prediction = model.predict(vectorizer)
if prediction:
    return render_template('index.html', prediction_text='The review is Postive')
    return render_template('index.html', prediction_text='The review is Negative.')

if name == "main":

At last run python in command prompt 

Now open link in the chrome browser and enter test texts in the html page we built above , and check whether the sentiment predictions are accurate.

By deploying our sentiment analysis model using Flask, we have created a web application that enables real-time sentiment classification. Businesses and individuals can use this tool to understand public opinion, analyze customer feedback, and make data-driven decisions.This deployment showcases the power of NLP and demonstrates how we can make machine learning models accessible to a broader audience. As NLP technology continues to advance, deploying such applications will play an increasingly vital role in various industries, enhancing decision-making processes and gaining valuable insights from textual data.

MLflow Integration for Experiment Tracking 

Now that we have deployed our sentiment analysis model using Flask, let's integrate MLflow to track our machine learning experiments automatically. MLflow provides a simple and efficient way to log and organize experiments, making it easier to compare different model versions and configurations. 

Setting up MLflow 

Make sure you have MLflow installed. If not, you can install it using pip: 

At the beginning of our Python script (, import MLflow and enable auto logging: 

By adding just these two lines of code, MLflow will automatically track the parameters, metrics, and artifacts of our machine learning experiments.

Tracking Experiments 

MLflow will automatically log the following information during our model training and evaluation: 

  1. Parameters: MLflow logs all the parameters used in our script, including hyperparameters and other configuration settings.
  2. Metrics: MLflow tracks various metrics, such as accuracy, precision, recall, F1 score, etc., allowing us to compare different model versions easily. 
  3. Artifacts: MLflow can log artifacts such as images, plots, and any other files generated during the model development process. In our case, we can log the word cloud images, the classification report, and the confusion matrix. 
  4. Saving Model and Vectorizer as Artifacts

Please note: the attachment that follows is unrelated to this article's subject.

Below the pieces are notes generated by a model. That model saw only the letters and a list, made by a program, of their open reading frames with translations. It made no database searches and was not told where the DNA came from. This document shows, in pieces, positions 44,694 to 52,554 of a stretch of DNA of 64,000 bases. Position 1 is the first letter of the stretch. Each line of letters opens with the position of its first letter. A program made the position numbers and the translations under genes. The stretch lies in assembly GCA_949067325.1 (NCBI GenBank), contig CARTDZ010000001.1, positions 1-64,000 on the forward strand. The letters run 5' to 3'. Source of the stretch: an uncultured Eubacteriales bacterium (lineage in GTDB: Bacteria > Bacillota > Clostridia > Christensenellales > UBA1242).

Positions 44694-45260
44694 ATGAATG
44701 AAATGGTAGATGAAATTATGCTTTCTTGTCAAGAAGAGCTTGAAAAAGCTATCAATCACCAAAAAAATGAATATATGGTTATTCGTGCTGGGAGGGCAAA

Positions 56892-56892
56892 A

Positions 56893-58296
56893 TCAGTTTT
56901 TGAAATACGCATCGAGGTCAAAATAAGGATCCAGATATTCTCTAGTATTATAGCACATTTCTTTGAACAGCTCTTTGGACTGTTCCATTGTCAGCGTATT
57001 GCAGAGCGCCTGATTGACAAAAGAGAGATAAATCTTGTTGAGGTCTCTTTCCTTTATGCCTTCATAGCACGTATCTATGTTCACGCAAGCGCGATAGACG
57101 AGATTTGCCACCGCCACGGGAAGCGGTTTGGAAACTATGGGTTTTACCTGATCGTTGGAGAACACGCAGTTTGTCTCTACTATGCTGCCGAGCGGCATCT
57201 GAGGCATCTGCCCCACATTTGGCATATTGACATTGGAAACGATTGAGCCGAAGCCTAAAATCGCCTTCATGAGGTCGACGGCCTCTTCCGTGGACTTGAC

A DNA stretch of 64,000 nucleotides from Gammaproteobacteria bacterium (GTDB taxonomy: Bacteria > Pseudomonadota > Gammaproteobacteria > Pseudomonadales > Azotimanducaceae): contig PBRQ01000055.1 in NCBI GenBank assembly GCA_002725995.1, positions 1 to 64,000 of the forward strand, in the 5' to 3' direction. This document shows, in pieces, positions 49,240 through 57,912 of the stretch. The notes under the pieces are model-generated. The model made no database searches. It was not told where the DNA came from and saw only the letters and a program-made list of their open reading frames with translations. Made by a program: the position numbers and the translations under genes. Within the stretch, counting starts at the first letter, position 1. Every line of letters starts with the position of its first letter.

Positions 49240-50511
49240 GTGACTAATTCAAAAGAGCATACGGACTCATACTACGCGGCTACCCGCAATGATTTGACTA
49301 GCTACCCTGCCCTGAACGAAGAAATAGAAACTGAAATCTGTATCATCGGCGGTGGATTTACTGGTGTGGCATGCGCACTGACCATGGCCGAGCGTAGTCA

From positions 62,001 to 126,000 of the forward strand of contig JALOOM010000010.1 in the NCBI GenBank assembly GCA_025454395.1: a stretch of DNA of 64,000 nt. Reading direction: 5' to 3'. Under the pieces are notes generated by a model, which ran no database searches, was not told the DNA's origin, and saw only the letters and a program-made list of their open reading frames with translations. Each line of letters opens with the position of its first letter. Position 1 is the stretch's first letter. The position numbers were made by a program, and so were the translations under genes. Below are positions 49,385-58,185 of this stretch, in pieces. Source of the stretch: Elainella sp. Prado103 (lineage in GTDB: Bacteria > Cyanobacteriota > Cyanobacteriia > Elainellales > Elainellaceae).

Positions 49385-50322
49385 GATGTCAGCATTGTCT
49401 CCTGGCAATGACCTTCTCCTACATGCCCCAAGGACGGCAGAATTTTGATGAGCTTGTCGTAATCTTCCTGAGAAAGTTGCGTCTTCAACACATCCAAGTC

To take advantage of MLflow's artifact logging, we can save the trained model and vectorizer as artifacts during deployment. 

python Copy code import joblib # Save the model and vectorizer as artifacts mlflow.log_artifact("model.pkl") mlflow.log_artifact("vectorizer.pkl") 

By using MLflow's artifact logging, we efficiently store our trained model and its associated artifacts. This allows us to easily retrieve the model and vectorizer for later use or to deploy the model in a different environment. 

Tracking the Experiment:

With MLflow enabled, the model training and deployment process automatically becomes an experiment. MLflow will create a new experiment run each time we run the script. We can view and compare these experiment runs using the MLflow UI. 

To start the MLflow UI and view the experiments, open a new terminal or command prompt, navigate to the project directory, and run the following command: bash Copy code mlflow ui 

The MLflow UI will be accessible at http://localhost:5000 by default. Here, you can see the logged parameters, metrics, and artifacts for each experiment run. 

By integrating MLflow into our sentiment analysis application, we can easily track our model's performance and configurations, making it easier to manage and iterate on our machine learning projects.

In this article, we explored the process of building, deploying, and tracking a sentiment analysis model using logistic regression, Flask, and MLflow. We started by preparing the data and training the model with logistic regression. After that, we deployed the model using Flask, creating a user-friendly web application for sentiment analysis.

To enhance our model development process, we integrated MLflow for experiment tracking. MLflow automatically logged the model's parameters, metrics, and artifacts, making it easier to compare different versions of the model and manage experiments efficiently.

With MLflow, we saved the trained model and vectorizer as artifacts, allowing us to retrieve and reuse them later for deployment in different environments. This simplified the process of managing machine learning projects. 

By combining logistic regression, Flask, and MLflow, we created a powerful sentiment analysis application that can be deployed and tracked with ease. This workflow enables efficient development and deployment of machine learning models for real-world applications.Happy coding and exploring the world of machine learning!....



Written by - Manohar Pali